Pfyche” its natural introduction, was printed 1782, by subscription, for the benefit of his widow. Many others are in the 8th volume of Nichols's “ Collection.” Be.. fides the Sermons abovementioned, nine others by him are enumerated in Gent. Mag. 1774. pp. 503, and 554. His transcript of the Syriac Gospels, on which he had bestowed. incredible pains, was put into the hands of Profeffor White ; who has published them with a literal Latin Translation, in 2 vols. 4to. Oxford, at the expence of the Delegates of the press. The MISS. Codex Heraclensis, Codex Barsalibæi, &c. (of which a particular account may be seen in his Dissertation “ De Syriacarum Novi “ Federis verfionum indole atque utu, 1761,” were bequeathed by Dr. Ridley to the library of New college, "Oxford. Of these ancient MSS. a fac-simile specimen was published in his Dissertation abovementioned. A copy of “ The Confessional, with MS. Notes by Dr,

Ridley," was in the library of the late Dr. Winchester, RIENZI (NICHOLAS GABRINI DE), who, from a Memoirs of low and despicable situation, raised himself to sovereign Gabrini de authority in Rome, in the 14th century, assuming the Rienzi, title of "Tribune, and proposing to restore the ancient free from ue G 3

French of republic,

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Promoy & republic, was born at Rome, and was the son of no Cerceau,

greater a personage than a mean vintner [A], named Law rence Gabrini, and Magdalen, a laundress. However, Nicholas Rienzi, by which appellation he was commonly distinguished, did not form his sentiments from the meanness of his birth. To a good natural understanding, he joined an uncommon assiduity, and made a great proficiency in ancient literature.

Every thing he read, he “ compared with similar passages, that occurred within “ his own obfervation; whence he made reflections, by " which he regulated his conduct. To this he added a

great knowledge in the laws and customs of nations. “ He had a vast ineinory: he retained much of Cicero, " Valerius Maximus, Livy, the two Senecas, and Ca sar's Commentaries especially, which he read continually, " and often quoted by application to the events of his “ own times. This fund of learning proved the basis " and foundation of his rife: the desire, he had to diftin" guish himself in the knowledge of monumental history,

drew him to another fort of the science, which few “ men at that time exerted themselves in. He passed " whole days among the inscriptions which are to be “ found at Rome, and acquired soon the reputation of a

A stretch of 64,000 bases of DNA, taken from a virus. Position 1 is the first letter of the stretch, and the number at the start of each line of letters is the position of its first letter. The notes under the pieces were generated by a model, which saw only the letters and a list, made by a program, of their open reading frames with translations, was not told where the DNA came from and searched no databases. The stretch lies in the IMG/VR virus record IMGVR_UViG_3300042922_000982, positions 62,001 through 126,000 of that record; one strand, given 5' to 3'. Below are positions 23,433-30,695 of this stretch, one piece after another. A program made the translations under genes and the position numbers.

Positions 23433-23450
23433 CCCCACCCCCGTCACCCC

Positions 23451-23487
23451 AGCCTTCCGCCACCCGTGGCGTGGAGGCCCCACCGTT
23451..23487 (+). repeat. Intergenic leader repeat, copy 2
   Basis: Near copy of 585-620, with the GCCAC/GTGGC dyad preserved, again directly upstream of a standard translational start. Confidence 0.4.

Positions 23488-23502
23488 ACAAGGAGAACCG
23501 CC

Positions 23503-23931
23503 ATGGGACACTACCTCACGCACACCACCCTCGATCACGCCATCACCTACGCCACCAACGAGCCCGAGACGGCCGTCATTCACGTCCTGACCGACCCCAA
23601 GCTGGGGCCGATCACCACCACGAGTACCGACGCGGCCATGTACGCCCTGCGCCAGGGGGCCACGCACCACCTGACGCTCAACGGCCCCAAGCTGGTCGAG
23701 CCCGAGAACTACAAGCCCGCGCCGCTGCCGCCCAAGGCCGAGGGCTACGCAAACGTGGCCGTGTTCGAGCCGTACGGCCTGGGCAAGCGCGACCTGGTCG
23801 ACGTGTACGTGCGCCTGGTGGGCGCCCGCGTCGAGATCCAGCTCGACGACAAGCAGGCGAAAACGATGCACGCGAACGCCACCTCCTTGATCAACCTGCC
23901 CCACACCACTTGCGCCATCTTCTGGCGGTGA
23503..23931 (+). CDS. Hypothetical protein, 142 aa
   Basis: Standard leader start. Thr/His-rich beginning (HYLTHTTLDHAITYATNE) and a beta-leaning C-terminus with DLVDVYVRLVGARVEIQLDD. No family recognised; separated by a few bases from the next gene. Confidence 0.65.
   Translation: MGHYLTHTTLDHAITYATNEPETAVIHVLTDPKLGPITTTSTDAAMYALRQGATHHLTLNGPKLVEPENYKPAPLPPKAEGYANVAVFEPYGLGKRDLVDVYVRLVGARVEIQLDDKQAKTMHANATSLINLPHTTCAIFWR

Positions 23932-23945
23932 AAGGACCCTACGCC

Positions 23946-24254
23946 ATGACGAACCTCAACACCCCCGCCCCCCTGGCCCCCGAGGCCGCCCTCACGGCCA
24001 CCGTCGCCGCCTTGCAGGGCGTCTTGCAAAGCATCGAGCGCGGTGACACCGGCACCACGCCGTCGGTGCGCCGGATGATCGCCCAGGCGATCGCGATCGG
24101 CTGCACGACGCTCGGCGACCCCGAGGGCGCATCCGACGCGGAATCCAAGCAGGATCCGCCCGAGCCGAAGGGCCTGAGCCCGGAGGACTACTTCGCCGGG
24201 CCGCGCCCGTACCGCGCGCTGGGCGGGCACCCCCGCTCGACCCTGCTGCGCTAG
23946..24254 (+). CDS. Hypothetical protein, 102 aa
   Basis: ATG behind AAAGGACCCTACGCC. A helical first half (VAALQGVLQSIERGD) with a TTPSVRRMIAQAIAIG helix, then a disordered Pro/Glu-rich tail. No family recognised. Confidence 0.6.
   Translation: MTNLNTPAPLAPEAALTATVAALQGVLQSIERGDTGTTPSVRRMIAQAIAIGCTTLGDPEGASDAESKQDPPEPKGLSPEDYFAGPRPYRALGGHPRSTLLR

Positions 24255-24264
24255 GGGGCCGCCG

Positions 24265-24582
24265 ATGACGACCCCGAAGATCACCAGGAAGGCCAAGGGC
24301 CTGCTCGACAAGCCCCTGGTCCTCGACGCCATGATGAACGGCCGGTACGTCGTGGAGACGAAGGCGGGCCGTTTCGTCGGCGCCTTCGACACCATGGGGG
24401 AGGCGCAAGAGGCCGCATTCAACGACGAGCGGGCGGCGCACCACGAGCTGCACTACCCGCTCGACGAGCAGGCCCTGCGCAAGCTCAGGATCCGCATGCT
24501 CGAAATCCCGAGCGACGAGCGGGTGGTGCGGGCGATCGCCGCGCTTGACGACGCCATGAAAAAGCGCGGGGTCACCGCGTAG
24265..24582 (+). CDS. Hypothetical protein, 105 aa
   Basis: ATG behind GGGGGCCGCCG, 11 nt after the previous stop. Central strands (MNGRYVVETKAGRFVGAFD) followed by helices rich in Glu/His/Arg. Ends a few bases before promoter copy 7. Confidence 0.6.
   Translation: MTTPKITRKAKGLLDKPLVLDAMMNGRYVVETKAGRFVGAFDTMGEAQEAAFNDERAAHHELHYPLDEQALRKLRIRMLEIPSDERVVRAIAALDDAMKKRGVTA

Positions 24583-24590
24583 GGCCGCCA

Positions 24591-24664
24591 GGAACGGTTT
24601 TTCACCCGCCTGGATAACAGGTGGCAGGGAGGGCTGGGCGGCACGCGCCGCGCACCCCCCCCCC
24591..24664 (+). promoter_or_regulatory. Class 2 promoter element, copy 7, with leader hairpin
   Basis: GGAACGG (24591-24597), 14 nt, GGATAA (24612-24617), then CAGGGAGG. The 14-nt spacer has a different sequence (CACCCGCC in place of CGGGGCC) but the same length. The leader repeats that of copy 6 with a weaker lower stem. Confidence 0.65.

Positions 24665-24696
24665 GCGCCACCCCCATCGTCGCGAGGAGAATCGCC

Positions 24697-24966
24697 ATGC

great antiquary in that way." Having hence formed within himself the most exalted notions of the justice, liberty, and ancient grandeur of the old Romans, words he was perpetually repeating to the people, he at length perfuaded not only himself, but the giddy mob, his followers, that he should one day become the restorer of the Roman republic. “ His advantageous ftature, his countenance, " and that air of importance which he well knew how to s assume, deeply imprinted all he said in the minds of his “ audience:" nor was it only by the populace that he was admired; he also found means to infinuate himself into the favour of those who partook of the administration, Rienzi's talents procured him to be nominated one of the deputies, fent by the Romans to pope Clement the fixth, who resided at Avignon. The intention of this deputation was to make his holiness sensible, how prejudicial his absence was, as well to himself, as to the interest of Rome.

" At his first audience, our hero charm“ed the court of Avignon by his eloquence, and the

sprightliness of his conversation. Encouraged by suc[^] By fome authors, particularly in the " Hitoire des Papes,Lawrence Gabrini is said io have been a miller.

s cess,

& cefs, he one day took the liberty to tell the pope, that * the grandees of Rome were avowed robbers, public si" thieves, infamous adulterers, and illustrious profligates ; “ who by their example authorized the most horrid

crimes. To them he attributed the desolation of “ Rome, of which he drew so lively a picture, that the "holy father was moved, and exceedingly incensed against “ the Roman nobility.” Cardinal Colonna, in other re{pects a lover of real merit, could not help considering these reproaches as reflecting upon some of his family and therefore found means of disgracing Rienzi, so that he fell into extréme misery, vexation, and sickness, which, joined with indigence, brought him to an hospital. Nevertheless, “ the fame hand that threw him down, raised “ him up again. Thre cardinal, who was all compassion, caused him to appear before the pope, in assurance of * his being a good man, and a great partizan for justice " and equity. The pope approved of him more than ever; and, to give him proofs of his esteem and con

fidence, made him apoftolic notary, and sent him back 4 loaded with favours." Notwitliftanding which, his subsequent behaviour Chewed, that “ resentment had a

greater ascendency over him than gratitude.” Being returned to Rome, he began to execute the functions of his office; wherein, by affability, candour, assiduity, and impartiality, in the administration of justice, he arrived at a fuperior degree of popularity ; which he still improved by continued invectives against the vices of the great, whom he took care to render as odious as poflible ; till at last, for some ill-timed freedoms of speech, he was not only severely reprimanded, but displaced. His dismission did not make him desist from inveighing against the de bauched, though he conducted himself with more prudence. From this time it was his constant endeavour to inspire the people with a fondneis for their ancient liberties; to which purpose, he caused to be hung up in the most public places emblematic pictures, expressive of the former splendour and present decline of Rome. To these he added frequent harangues and predictions upon the same subject. In this manner he proceeded, till one party looked on him only as a mad man, while others caresfed him as their protector. Thus he infatuated the minds of the people, and many of the nobility began to come into his views. The senate in no wife miftrufted a man, whom they judged to have neither intereit nor ability